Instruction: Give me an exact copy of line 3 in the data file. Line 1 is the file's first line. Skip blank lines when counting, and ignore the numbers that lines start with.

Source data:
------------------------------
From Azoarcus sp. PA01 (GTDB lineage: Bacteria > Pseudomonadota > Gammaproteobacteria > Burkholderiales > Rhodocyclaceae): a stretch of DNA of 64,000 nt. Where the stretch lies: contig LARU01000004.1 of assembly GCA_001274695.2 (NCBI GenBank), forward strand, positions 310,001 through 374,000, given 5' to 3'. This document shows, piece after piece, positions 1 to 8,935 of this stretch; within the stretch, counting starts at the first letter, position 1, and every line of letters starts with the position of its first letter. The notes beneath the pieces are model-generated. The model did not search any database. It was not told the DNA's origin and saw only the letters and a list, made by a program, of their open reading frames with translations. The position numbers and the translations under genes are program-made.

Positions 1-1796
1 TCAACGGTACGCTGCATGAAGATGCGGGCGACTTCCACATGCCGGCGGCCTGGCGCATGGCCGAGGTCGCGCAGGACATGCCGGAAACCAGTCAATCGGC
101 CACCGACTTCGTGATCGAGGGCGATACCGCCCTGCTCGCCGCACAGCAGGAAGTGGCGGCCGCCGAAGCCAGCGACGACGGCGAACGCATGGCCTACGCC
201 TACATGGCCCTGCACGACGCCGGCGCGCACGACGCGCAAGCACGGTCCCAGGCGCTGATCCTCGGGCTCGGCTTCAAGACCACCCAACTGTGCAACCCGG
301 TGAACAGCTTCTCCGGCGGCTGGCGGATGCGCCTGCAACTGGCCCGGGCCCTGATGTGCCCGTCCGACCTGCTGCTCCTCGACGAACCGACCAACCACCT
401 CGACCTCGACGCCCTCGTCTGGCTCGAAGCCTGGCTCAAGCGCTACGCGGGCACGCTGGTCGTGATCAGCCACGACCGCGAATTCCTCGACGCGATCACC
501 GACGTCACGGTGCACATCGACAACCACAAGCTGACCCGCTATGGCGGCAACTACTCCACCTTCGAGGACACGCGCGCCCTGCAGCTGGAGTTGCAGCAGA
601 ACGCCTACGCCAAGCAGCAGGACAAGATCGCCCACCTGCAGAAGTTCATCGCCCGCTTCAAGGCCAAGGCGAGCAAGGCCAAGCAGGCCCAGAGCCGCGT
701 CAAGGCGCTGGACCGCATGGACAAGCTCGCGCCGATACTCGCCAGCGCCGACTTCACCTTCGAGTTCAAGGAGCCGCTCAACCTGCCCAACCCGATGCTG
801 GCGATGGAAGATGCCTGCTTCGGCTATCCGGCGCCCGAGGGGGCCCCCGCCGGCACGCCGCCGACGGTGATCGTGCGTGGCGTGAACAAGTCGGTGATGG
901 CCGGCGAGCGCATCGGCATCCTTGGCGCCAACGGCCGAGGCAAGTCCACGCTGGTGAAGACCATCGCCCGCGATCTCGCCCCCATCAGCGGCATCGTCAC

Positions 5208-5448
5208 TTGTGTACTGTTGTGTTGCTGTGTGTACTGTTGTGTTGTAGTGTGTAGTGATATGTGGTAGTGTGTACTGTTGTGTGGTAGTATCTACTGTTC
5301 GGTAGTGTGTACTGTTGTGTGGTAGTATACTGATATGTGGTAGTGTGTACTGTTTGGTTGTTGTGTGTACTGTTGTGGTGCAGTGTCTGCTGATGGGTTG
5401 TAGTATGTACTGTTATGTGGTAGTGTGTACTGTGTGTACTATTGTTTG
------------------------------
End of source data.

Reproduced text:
1 TCAACGGTACGCTGCATGAAGATGCGGGCGACTTCCACATGCCGGCGGCCTGGCGCATGGCCGAGGTCGCGCAGGACATGCCGGAAACCAGTCAATCGGC